Scientists at NASA announced on Thursday afternoon that Saturn’s Phoebe ring was detected with infrared telescope. The outermost ring of the celestial body has remained undisclosed for a long period of time precisely because it is very hard to notice by the human eye.
The National Aeronautics and Space Administration informed science lovers on Thursday afternoon that the first glimpse of Saturn’s Phoebe ring was first noticed with the help of a highly advanced infrared telescope. The new discovery offers many insights on the activity of the dark ring, so scientists may now get new data about Saturn and its famous rings.
Based on the recent pictures, the Phoebe ring is much larger than it was initially believed. When the first snapshots of Phoebe were taken in 2009, experts estimated that the ring is only 4.8 million to 7.76 million miles large. The recent information, however, shows that the circumference of the circle is a lot bigger; it actually stretches between 3.75 million to 10.1 million miles.
Even though the ring is extremely large, its consistency makes it very hard to observe. NASA experts have explained that the ring is made out of incredibly small and fine particles. They have further added that the consistency of the ring is very similar to the one of the dust; therefore, telescopes usually mistake Saturn’s Phoebe ring with a dark shadow.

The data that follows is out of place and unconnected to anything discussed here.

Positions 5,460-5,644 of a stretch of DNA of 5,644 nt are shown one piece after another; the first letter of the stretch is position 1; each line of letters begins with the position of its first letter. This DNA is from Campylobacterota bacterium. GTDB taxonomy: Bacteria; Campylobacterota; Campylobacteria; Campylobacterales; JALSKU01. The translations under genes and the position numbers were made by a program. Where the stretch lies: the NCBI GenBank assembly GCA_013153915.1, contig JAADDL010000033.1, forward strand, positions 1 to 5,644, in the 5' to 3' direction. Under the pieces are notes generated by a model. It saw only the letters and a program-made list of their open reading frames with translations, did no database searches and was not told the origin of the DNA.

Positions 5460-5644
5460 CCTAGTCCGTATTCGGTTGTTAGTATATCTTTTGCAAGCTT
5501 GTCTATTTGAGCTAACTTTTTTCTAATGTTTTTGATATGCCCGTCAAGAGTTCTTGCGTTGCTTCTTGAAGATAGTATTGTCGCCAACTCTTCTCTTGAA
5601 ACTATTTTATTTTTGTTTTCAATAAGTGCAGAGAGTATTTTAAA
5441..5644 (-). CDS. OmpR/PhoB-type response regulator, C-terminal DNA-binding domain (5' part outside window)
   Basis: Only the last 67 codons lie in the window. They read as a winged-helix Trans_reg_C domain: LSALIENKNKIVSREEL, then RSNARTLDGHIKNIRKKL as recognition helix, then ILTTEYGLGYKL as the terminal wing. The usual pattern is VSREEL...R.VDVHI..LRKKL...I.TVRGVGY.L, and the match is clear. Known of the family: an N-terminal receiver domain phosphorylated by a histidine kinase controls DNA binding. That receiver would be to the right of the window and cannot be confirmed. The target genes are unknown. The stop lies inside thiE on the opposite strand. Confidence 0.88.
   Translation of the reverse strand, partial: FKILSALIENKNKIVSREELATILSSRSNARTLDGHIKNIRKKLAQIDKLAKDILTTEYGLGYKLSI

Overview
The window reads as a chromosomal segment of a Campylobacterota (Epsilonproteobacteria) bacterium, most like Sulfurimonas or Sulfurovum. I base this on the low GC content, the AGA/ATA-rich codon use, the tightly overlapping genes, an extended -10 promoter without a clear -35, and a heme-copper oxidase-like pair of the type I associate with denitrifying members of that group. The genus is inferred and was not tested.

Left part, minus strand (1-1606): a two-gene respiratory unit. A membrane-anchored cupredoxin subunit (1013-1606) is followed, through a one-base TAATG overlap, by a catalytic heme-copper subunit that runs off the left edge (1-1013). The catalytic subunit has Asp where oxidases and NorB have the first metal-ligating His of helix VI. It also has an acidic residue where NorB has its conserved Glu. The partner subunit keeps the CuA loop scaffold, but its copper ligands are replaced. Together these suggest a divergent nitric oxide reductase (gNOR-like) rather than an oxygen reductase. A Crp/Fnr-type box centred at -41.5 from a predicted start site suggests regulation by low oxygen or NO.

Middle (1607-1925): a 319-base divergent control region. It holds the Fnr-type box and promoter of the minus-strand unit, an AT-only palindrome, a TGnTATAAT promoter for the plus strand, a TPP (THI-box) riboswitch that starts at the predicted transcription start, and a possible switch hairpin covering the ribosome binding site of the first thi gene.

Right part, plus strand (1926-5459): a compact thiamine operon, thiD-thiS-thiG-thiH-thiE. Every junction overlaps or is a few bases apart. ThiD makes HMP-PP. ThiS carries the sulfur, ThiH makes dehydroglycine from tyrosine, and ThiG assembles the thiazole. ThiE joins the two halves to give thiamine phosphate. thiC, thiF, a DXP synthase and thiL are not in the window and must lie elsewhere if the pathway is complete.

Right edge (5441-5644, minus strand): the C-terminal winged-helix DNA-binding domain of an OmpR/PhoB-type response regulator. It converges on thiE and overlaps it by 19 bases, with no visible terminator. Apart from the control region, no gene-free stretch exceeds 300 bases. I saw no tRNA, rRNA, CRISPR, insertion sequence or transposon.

Saturn’s particularities have first been studied by the Italian astronomer Giovanni Domenico Cassini. He was the first to signal the presence of a strangely dark moon in Saturn’s surroundings, whom he called Iapetus. Recent studies have shown that Iapetus is half white, half black, but astronomers were not able to understand the reason for this change of color.
A recent research suggested that Iapetus might have two colors because it is sometimes covered by one of Saturn’s rings. Scientists have, for that matter, analyzed the phenomenon with advanced telescopes. They have, thus found out that Iapetus gets dark during the moments when it crosses the Phoebe ring.
According to experts at NASA, the small particles composing the Phoebe ring have to be further studied in order to understand their formation and their evolution. Further studies will most likely be carried out with advanced space craft as Saturn’s Phoebe ring is hardly detectable.